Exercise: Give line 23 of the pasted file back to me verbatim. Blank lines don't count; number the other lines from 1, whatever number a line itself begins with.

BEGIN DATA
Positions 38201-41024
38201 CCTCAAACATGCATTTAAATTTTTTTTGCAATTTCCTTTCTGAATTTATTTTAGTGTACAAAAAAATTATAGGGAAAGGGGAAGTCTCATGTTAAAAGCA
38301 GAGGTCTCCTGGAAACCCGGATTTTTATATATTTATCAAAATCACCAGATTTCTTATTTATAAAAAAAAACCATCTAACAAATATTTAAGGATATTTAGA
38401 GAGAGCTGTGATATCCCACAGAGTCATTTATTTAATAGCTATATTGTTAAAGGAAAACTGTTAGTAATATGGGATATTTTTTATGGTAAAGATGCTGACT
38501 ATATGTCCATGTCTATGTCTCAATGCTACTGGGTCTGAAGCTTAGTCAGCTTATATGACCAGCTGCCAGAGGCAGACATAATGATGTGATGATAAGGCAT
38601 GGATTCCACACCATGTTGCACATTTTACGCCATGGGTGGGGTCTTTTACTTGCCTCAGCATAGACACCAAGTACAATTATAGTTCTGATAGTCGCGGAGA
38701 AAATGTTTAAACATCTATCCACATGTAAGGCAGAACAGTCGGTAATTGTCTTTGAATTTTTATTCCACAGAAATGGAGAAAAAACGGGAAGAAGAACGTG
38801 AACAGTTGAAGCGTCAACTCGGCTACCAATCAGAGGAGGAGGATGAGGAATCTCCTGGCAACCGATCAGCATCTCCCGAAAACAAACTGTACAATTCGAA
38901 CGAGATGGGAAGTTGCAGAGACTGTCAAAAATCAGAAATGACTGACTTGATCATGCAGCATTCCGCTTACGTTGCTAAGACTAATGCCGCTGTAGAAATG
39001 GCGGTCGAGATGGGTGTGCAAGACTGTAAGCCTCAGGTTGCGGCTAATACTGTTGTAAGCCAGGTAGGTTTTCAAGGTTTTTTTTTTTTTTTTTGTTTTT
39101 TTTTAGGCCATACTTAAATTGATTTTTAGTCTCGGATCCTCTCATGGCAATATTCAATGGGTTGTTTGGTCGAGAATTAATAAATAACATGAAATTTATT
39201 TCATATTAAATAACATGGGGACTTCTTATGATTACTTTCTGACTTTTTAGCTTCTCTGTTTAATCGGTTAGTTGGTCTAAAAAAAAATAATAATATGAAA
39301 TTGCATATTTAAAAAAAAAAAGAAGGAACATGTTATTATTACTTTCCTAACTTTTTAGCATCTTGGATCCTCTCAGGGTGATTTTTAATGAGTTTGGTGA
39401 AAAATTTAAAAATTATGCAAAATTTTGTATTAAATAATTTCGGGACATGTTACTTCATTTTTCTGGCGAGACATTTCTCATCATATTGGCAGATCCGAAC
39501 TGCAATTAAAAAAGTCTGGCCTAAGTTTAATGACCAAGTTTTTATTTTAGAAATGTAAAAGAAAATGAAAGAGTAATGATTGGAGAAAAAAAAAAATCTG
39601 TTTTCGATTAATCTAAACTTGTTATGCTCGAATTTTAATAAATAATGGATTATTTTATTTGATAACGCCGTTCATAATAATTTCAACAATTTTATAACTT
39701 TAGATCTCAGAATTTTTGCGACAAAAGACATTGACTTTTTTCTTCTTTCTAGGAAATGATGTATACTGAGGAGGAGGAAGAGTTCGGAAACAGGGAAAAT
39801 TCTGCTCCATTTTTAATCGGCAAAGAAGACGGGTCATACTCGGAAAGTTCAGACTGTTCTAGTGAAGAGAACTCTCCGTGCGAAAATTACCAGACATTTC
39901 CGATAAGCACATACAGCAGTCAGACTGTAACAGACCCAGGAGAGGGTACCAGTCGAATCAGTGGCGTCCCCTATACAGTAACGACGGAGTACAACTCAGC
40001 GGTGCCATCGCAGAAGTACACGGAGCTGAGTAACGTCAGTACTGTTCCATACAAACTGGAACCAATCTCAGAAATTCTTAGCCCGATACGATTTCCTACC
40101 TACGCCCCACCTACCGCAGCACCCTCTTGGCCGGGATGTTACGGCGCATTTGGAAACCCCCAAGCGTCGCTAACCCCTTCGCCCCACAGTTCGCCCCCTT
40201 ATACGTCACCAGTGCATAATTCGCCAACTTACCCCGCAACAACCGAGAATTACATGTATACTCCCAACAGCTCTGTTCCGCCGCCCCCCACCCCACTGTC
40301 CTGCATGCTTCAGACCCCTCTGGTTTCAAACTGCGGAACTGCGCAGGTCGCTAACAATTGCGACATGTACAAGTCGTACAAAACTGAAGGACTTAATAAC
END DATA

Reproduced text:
40301 CTGCATGCTTCAGACCCCTCTGGTTTCAAACTGCGGAACTGCGCAGGTCGCTAACAATTGCGACATGTACAAGTCGTACAAAACTGAAGGACTTAATAAC